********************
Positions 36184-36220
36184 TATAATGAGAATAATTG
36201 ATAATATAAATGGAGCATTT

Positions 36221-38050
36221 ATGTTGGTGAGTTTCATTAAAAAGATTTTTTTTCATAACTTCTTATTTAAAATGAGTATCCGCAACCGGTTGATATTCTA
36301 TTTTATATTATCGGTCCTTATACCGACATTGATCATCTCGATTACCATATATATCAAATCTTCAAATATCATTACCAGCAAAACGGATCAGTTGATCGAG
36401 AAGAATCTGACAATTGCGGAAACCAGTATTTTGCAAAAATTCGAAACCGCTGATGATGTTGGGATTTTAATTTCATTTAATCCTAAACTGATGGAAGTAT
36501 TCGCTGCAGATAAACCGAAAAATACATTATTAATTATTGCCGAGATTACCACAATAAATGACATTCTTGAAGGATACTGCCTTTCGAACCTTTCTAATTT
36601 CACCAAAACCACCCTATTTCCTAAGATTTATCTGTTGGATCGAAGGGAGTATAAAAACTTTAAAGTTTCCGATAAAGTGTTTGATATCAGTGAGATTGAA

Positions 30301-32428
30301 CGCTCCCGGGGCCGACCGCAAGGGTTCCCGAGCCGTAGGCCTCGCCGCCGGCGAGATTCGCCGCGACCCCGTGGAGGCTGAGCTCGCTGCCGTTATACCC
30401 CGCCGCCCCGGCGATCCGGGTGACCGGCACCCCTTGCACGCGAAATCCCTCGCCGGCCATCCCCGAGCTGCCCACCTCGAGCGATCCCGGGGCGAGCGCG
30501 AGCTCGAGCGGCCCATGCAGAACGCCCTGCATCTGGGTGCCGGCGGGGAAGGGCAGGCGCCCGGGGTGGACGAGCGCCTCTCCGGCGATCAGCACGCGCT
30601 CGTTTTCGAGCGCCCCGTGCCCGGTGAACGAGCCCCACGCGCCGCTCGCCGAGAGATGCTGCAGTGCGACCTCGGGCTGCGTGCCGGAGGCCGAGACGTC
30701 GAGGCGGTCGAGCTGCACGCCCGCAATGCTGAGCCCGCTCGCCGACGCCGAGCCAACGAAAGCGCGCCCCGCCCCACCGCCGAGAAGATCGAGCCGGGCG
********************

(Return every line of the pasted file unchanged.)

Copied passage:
Positions 36184-36220
36184 TATAATGAGAATAATTG
36201 ATAATATAAATGGAGCATTT

Positions 36221-38050
36221 ATGTTGGTGAGTTTCATTAAAAAGATTTTTTTTCATAACTTCTTATTTAAAATGAGTATCCGCAACCGGTTGATATTCTA
36301 TTTTATATTATCGGTCCTTATACCGACATTGATCATCTCGATTACCATATATATCAAATCTTCAAATATCATTACCAGCAAAACGGATCAGTTGATCGAG
36401 AAGAATCTGACAATTGCGGAAACCAGTATTTTGCAAAAATTCGAAACCGCTGATGATGTTGGGATTTTAATTTCATTTAATCCTAAACTGATGGAAGTAT
36501 TCGCTGCAGATAAACCGAAAAATACATTATTAATTATTGCCGAGATTACCACAATAAATGACATTCTTGAAGGATACTGCCTTTCGAACCTTTCTAATTT
36601 CACCAAAACCACCCTATTTCCTAAGATTTATCTGTTGGATCGAAGGGAGTATAAAAACTTTAAAGTTTCCGATAAAGTGTTTGATATCAGTGAGATTGAA

Positions 30301-32428
30301 CGCTCCCGGGGCCGACCGCAAGGGTTCCCGAGCCGTAGGCCTCGCCGCCGGCGAGATTCGCCGCGACCCCGTGGAGGCTGAGCTCGCTGCCGTTATACCC
30401 CGCCGCCCCGGCGATCCGGGTGACCGGCACCCCTTGCACGCGAAATCCCTCGCCGGCCATCCCCGAGCTGCCCACCTCGAGCGATCCCGGGGCGAGCGCG
30501 AGCTCGAGCGGCCCATGCAGAACGCCCTGCATCTGGGTGCCGGCGGGGAAGGGCAGGCGCCCGGGGTGGACGAGCGCCTCTCCGGCGATCAGCACGCGCT
30601 CGTTTTCGAGCGCCCCGTGCCCGGTGAACGAGCCCCACGCGCCGCTCGCCGAGAGATGCTGCAGTGCGACCTCGGGCTGCGTGCCGGAGGCCGAGACGTC
30701 GAGGCGGTCGAGCTGCACGCCCGCAATGCTGAGCCCGCTCGCCGACGCCGAGCCAACGAAAGCGCGCCCCGCCCCACCGCCGAGAAGATCGAGCCGGGCG